Kazakhstan has a two-tiered banking system. The first tier is comprised of the National Bank of Kazakhstan (NBK), which reports to the president. The second tier includes 28 commercial banks, including one state-owned bank and 14 banks 30% or more of which are held by foreigners, 12 of which are subsidiaries of foreign banks. In addition to its monetary policy responsibilities, the National Bank performs the functions of a financial regulator. In that role, the NBK is charged with overall supervision of the banking sector, insurance, pension system, stock market, microcredit organizations, debt collection agencies, and credit bureaus. In May 2019, the NBK proposed changes to legislation providing for establishment of a new independent regulatory body that would take charge of financial markets control and development, as well as consumer rights protection, while the NBK will concentrate on monetary policy and inflation control. The function split should eliminate conflict of interests within the NBK, improve financial market regulation and prevent malpractices.
Although prohibited from creating retail banking branches in Kazakhstan until 2020, foreign banks may establish subsidiaries, joint ventures, and representative offices. As of April 2019, 20 foreign banks had representative offices in Kazakhstan. The legislation mandates equal treatment for foreign and Kazakhstani investors, a position reinforced in 2005 by legislative amendments that lifted restrictions on the participation of foreign capital in the banking sector. Notably, no individual may own more than 10% of a bank’s shares (unless that bank is a subsidiary of another bank) without permission from the National Bank.
Foreign individuals and companies can open bank accounts in local banks as soon they present identification documents and confirmation of local registration, including taxpayer registration.
According to the IMF’s April 2019 Regional Economic Outlook for Central Asia and September 2018 Staff Report, the banking sector remains saddled with weak underwriting and reporting standards, poor payment culture, a related party, and directed lending, the opacity of ownership, and reliance on state support. Legacy non-performing loans (NPLs) from the 2007-2008 global financial crisis and Kazakhstan’s real estate market collapse continue to hinder banks’ profitability and their ability to extend credit. From 2013-2016, the drop in oil prices precipitated a 40% currency depreciation and economic slowdown that further weakened the banking sector, which was overexposed to domestic dollar lending.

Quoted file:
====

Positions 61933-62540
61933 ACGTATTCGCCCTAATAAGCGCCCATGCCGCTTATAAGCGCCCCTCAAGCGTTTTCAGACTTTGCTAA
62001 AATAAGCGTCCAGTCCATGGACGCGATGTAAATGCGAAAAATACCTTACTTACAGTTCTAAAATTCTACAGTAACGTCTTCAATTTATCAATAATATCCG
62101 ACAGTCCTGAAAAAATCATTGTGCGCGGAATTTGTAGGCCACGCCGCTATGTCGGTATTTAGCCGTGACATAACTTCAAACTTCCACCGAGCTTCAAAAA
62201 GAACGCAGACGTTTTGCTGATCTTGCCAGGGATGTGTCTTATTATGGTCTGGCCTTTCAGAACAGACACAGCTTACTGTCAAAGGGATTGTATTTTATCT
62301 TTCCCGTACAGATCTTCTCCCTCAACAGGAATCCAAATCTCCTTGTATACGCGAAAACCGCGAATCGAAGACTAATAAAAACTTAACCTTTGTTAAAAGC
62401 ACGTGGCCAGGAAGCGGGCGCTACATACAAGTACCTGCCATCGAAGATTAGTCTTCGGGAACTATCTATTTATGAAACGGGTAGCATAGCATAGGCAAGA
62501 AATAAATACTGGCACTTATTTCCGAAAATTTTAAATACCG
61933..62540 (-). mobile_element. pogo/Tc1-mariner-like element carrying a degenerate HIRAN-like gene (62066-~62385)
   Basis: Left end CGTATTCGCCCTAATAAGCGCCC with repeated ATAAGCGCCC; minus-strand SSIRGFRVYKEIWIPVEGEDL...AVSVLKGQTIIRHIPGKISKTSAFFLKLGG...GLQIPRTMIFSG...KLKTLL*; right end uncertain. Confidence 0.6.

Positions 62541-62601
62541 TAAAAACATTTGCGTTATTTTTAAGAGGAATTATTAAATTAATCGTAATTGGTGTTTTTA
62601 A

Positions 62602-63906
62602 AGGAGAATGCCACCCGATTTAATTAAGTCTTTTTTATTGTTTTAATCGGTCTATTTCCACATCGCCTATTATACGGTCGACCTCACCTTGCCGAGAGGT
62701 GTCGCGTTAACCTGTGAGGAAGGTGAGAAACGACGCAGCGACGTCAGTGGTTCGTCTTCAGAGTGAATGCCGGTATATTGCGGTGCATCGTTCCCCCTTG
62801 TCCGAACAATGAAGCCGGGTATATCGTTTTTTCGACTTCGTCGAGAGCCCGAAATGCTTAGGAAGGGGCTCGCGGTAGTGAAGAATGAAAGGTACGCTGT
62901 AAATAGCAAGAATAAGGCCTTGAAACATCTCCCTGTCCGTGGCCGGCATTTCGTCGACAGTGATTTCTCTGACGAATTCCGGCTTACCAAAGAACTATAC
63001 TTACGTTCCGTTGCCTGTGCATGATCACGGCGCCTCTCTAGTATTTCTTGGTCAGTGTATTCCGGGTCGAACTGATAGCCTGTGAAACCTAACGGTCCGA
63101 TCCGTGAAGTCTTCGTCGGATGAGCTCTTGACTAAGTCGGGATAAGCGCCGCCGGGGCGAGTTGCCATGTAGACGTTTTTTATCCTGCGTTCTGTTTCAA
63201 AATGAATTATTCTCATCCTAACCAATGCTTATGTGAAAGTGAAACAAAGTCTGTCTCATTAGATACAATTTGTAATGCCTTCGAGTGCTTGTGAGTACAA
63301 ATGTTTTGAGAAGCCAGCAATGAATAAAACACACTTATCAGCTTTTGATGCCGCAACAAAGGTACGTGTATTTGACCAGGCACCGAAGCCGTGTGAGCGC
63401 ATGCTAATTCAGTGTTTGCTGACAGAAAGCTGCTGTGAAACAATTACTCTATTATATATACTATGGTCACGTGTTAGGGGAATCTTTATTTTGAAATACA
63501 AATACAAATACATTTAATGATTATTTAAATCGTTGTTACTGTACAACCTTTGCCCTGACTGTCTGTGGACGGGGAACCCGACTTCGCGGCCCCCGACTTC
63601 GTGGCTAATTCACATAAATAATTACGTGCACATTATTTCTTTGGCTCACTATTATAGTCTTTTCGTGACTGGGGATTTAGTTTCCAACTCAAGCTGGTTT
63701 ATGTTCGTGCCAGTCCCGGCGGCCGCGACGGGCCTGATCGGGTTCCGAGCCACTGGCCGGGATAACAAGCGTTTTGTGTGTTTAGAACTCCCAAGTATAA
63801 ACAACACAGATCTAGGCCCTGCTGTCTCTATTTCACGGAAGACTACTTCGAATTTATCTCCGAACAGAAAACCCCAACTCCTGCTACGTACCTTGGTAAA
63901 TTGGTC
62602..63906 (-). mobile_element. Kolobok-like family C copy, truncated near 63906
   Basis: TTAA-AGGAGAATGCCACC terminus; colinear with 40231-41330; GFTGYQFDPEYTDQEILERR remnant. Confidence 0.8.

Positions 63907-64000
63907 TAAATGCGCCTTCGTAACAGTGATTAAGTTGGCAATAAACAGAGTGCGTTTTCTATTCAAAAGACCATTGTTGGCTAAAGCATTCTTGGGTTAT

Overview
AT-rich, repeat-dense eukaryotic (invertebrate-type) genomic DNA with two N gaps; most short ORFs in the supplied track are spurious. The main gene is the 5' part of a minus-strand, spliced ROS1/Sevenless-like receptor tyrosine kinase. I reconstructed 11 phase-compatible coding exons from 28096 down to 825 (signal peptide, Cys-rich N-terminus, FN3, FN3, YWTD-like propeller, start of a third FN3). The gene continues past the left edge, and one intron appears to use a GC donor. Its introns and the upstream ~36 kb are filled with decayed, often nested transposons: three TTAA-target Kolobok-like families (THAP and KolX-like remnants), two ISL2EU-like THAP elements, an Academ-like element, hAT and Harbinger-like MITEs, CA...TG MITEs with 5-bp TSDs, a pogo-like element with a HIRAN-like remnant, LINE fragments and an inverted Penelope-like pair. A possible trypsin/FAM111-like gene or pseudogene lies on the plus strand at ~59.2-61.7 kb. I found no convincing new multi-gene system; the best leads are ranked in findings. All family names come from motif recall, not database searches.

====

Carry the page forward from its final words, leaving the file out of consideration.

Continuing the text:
In response to these crises, the government facilitated several rounds of bank bailouts to ensure stability and facilitate the sector’s consolidation, with mixed results.
Banking sector recovery remains a top priority for the government, and the NBK has adopted policies to strengthen oversight and capital requirements, de-dollarize, resolve bad assets, and encourage consolidation NBK policies have somewhat improved the situation and helped to preserve banking sector stability. For example, the share of NPLs dropped from 31% in January 2014 to .6% in April 2019(although analysts believe the figure has always been much higher with restructured loans and interest gaps included). However, the sector has yet to fully recover and the NBK has more work to do to clean it up. The regulator introduces the risk-based supervision approach in 2019 and performs an AQR which should help assess banks’ capital adequacy and establish follow-up measures.
1) The registration process of the joint-stock company (for a bank in Kazakhstan it is required to have the particular legal form of the entity – joint-stock company).
2) Collection and preparing of the required documentation to apply to NBK, submitting of the documents to the NBK.
3) Approval process of the UBO of the bank and obtaining of the approval to establish a banking institution from NBK.
4) Issuance of the banking license.
Contact us if you wish to establish your banking institution in Kazakhstan. We have a team of professional lawyers who have substantial experience in the corporate, banking, compliance, and other branches of law who can establish your banking institution as soon as possible.